A bunch of us have been reading War and Peace at the rate of a chapter a day for the duration of this year - a slight initial miscalculation led us to believe that there are 366 chapters, but in fact there are only 365, so most of us finished this morning, to general rejoicing. It's a long, long book, and I think that reading it in solidarity with a group was a useful discipline as well as an enjoyable experience. I didn't contribute all that much to the group discussions but I was very glad that they we there (my main contribution was supplying timetables at the start of each of the internal books to remind people which chapter to read on each day). We are more or less settled on the Chinese epic 三國演義, the Romance of the Three Kingdoms, for next year (though there is also a Les Misérables faction).

One quite unexpected bonus of reading the book in this format was that the summer months almost exactly coincided with the 1812 invasion of Russia, from June to October. (I added to this by following the live feed of John Quincy Adams's diary from 1812, when he was the American ambassador in St Petersburg, though in fact he got the news of the war very late and was anyway distracted by the illness and death of one of his children.) Tolstoy presumably did not plan it this way but it was a nice real time additional feature to our reading.

So what did I think of it? It is a grand narrative essentially about two Russian noblemen - Pierre Bezukhov and Andrei Bolkonsky - and their extended and intertwining families and love-lives, including particularly Natasha Rostova, who at the start of the novel is a young teenager, but ends up successively engaged to Andrei and then married to Pierre, and also Pierre's unfaithful first wife Helene, who dies of a botched abortion (not a lot of those in classic literature); and also most of all the impact of the Napoleonic wars on all of their families - Andrei is injured at Austerlitz and eventually dies of further injuries received during the 1812 campaign; Pierre reacts to the times by dabbling in revolutionary politics but undergoes a cathartic experience as a prisoner of the French in Moscow. It's not so very different from Anna Karenina, but is more ambitious - the backdrop of the Napoleonic wars, with several chapters about Napoleon himself, makes it a more political novel, and I was happier with the interweaving of the characters' private lives here. I had first read it in 1990, and was surprised at how well some of the incidents came back to me after two decades. One of my former bosses claimed that after reading War and Peace he never needed to read another novel, and I can see how he might have come to such a conclusion. Just because it is done at such length doesn't necessarily mean it is done well, but in this case it s pretty good. (There are a couple of minor flaws - the ageing of the Rostov kids through the book is a bit inconsistent, and the second epilogue with Tolstoy's theory of history can be safely skipped.)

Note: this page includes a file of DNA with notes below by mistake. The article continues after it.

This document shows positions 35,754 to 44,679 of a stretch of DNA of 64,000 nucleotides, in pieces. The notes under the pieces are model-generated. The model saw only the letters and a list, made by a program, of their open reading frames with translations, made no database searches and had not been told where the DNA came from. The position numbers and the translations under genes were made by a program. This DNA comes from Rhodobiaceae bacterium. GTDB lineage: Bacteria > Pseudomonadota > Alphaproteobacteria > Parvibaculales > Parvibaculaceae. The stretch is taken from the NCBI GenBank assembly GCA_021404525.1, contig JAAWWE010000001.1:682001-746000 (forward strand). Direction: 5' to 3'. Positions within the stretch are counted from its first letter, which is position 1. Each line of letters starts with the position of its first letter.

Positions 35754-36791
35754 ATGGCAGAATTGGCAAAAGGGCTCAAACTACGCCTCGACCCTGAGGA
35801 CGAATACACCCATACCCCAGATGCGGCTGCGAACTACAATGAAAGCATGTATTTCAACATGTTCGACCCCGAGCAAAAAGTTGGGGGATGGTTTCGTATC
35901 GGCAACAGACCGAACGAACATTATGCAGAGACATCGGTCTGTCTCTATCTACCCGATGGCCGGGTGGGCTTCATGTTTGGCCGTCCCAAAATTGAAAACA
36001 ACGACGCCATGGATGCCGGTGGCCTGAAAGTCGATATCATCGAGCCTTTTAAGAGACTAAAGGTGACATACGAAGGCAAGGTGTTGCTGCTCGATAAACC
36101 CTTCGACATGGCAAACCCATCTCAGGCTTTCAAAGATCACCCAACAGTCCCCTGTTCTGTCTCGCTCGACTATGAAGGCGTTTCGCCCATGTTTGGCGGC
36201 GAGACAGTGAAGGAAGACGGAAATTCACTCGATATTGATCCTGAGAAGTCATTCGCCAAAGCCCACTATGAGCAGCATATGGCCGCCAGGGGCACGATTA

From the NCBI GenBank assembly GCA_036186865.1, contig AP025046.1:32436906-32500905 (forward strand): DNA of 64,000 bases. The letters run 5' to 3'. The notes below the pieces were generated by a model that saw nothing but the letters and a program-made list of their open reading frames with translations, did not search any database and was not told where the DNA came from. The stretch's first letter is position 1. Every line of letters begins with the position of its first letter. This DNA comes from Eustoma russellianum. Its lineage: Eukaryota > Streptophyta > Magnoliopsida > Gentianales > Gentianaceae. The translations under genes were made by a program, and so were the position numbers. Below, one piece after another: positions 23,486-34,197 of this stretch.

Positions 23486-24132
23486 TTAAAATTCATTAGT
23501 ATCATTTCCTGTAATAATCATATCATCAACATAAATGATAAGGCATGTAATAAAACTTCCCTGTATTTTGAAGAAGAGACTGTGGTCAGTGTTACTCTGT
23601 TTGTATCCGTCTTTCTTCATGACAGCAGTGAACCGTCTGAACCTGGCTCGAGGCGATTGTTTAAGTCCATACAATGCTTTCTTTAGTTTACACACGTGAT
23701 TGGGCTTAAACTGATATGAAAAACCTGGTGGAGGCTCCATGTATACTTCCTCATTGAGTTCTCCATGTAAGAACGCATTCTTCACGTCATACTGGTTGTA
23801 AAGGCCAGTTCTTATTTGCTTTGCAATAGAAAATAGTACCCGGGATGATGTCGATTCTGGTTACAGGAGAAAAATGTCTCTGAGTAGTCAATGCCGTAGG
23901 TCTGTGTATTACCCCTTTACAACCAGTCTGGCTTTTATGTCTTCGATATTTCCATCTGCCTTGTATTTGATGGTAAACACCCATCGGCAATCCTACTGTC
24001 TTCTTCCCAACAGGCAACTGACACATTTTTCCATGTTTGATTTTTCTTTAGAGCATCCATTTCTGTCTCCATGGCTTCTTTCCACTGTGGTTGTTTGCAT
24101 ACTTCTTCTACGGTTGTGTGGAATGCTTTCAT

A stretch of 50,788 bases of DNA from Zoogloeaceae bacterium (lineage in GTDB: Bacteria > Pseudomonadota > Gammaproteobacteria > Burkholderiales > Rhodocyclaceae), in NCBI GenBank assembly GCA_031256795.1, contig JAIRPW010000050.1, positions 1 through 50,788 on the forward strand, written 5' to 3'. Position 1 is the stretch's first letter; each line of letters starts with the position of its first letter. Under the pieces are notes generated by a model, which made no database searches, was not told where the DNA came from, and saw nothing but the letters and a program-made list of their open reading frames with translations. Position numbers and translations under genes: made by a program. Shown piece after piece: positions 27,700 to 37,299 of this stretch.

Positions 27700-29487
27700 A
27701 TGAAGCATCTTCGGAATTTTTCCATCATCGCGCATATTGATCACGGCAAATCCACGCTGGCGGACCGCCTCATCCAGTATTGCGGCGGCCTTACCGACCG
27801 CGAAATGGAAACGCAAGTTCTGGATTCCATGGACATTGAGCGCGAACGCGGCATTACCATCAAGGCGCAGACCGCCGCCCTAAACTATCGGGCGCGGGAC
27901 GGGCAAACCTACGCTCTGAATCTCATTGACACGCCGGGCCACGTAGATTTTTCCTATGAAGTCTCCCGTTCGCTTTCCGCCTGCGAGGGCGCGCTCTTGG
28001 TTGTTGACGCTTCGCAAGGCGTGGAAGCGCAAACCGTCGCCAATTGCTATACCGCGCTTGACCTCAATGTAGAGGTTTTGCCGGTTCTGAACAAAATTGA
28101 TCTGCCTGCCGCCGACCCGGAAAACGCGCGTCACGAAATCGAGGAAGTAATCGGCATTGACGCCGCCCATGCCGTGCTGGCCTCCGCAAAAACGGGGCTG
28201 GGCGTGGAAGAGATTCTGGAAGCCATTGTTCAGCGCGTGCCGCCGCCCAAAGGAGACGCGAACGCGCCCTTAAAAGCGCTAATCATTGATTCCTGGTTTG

I am not really a Russian speaker - I can just about puzzle my way through a short text with a dictionary - but I am aware that one of the things we miss in translation is that in fact quite a lot of the dialogue between the leading characters is in French, decreasing as the story goes on to the point where the Russian elite start taking Russian lessons, The very first sentence of the novel, translated into English as "Well, Prince, so Genoa and Lucca are now just family estates of the Buonapartes" is originally "Eh bien, mon prince. Gênes et Lucques ne sont plus que des apanages, des поместья, de la famille Buonaparte." The English text doesn't even hint at Anna's clarification of the French word with a Russian equivalent (and unfortunately neither my French nor my Russian is good enough to pick up any significant difference in nuance between "apanage" and "поместье"). One can never get at the precise original meaning in a translation, alas.

A final rather random point: the character Platon Karataev, encountered by Pierre during his French captivity, is described as "the personification of everything Russian", suffering while remaining true to his Christian faith. But I note that he comes from the Apsheron Regiment - Apsheron is in today's Azerbaijan (the peninsula on which Baku is located, which at the time of War and Peace it had flip flopped back and forth between Russian and Persian control several times). Also Karataev's surname would seem to indicate that he has Turkic roots. His Christianity as practiced is pretty eclectic as well. I think Tolstoy is actually sending a rather non-conformist message with Karataev, who certainly had Muslim ancestors and may be not terribly close to the Church.

Anyway, the discipline of reading a book, or set of books, over the course of a calendar year is a very healthy one, and this was a good book to do it with.

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